Scaremongering became a thorny topic again this week as the industry returned to the war room to discuss the threat of the HGV driver crisis sparking food shortages.
As with last year’s lockdown, supermarkets are desperate not to see predictions of empty shelves become a self-fulfilling prophecy, especially with the memories of panic buying still so raw.
But as calls grow for the Food Resilience Industry Forum (FRIF) to be restored, at least until the crisis passes, another scare for the industry is looming – Henry Dimbleby’s long-awaited National Food Strategy (NFS) is now just weeks away from publication.
According to the Sun, which claims to have seen a leaked draft of the report by the Leon restaurant founder, it will include a proposal for a raft of new taxes on ultra-processed meat.
With some Tory MPs warning such a proposal would spark gilet jaunes-style riots, like those seen on the streets of France before the pandemic, good luck on keeping the scaremongering at bay with that one.
Without wishing to pour oil on the flames, there appears little doubt Dimbleby’s report will pose some fundamental questions for the future of the industry.
The Grocer revealed in March Dimbleby had left food industry bosses shocked by the extent of his plans at the Food Sector Council meeting, with a ferocious attack on the intensive farming practices of the industry and its reliance on ultra-processed meat.
Since then Dimbleby has somewhat gone to ground, according to industry sources. It’s claimed he cancelled one scheduled appearance with less than 24 hours’ notice and his only public appearance came via a TED talk online.
In that talk, Dimbleby said the food industry was at a “critical moment in history” and a reliance on intensive farming methods would leave the UK on the brink of “catastrophic” damage to biodiversity.
The industry’s obsession with net zero CO2 emissions could “unleash” a new series of threats, he warned, unless it also takes into account the impact of food production on nature.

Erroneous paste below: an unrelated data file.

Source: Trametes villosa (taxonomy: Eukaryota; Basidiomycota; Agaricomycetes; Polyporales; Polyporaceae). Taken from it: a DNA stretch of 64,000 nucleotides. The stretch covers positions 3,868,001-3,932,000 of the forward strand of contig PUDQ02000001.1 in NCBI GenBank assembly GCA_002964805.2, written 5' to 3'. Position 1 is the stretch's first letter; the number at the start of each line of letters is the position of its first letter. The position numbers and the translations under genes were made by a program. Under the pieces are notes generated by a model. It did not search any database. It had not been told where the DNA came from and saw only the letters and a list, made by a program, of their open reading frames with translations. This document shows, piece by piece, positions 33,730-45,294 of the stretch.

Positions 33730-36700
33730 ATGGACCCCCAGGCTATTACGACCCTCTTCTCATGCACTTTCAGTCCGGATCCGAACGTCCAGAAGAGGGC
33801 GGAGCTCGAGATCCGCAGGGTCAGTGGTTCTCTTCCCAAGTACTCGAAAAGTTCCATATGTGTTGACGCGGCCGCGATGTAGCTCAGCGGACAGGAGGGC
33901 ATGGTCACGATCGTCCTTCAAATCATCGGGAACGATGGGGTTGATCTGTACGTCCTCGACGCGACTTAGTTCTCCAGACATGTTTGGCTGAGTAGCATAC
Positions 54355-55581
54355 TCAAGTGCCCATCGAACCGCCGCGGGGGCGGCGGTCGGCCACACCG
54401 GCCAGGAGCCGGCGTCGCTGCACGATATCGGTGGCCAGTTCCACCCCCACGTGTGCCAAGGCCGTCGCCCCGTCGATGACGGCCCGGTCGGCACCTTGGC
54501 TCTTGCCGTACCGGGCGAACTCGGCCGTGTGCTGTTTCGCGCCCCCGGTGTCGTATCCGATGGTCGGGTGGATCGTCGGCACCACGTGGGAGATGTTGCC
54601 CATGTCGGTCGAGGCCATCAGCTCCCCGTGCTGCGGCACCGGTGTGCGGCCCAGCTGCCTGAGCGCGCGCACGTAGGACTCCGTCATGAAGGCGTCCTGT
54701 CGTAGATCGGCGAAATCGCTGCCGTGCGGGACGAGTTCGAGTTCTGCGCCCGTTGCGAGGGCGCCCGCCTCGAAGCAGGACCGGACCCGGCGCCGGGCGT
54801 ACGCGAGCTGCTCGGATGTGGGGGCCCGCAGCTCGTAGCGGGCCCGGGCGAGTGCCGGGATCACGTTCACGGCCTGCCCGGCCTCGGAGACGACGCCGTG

With that in mind, rumours part two of Dimbleby’s report will include a proposal for a meat tax ring true, even if Dimbleby’s advisers insist they are “pure speculation”.
Indeed, when Dimbleby published part one of the NFS last year, he announced he had commissioned research into the impact of extending fiscal measures beyond the soft drinks sugar levy.
It’s not just meat in his cross hairs either, but other HFSS foods, symbolised infamously by his attack on M&S’s Percy Pig.
The big question everyone is asking, of course, is the extent to which Dimbleby has the ear of Boris Johnson. And whether the government, which has already hit the industry with HFSS restrictions and plans for a massive bill for recycling and packaging, will risk lighting the flames among farmers by taking on the sort of overhaul he seems to be suggesting. Especially so soon after Brexit and with the pandemic still yet to play out.
Government has promised a white paper within six months of the report, and few believe the UK will be anywhere near out of the woods by then on either issue.
There are some more conciliatory messages coming out from Dimbleby’s camp. It’s understood the NFS author is keen to promote new ways to positively market nutrition in food, such as fibre content, with industry sources suggesting this is something they would rally behind.
But as for meat taxes, that’s an issue which it’s hard to see as anything but explosive – without any need for scaremongering.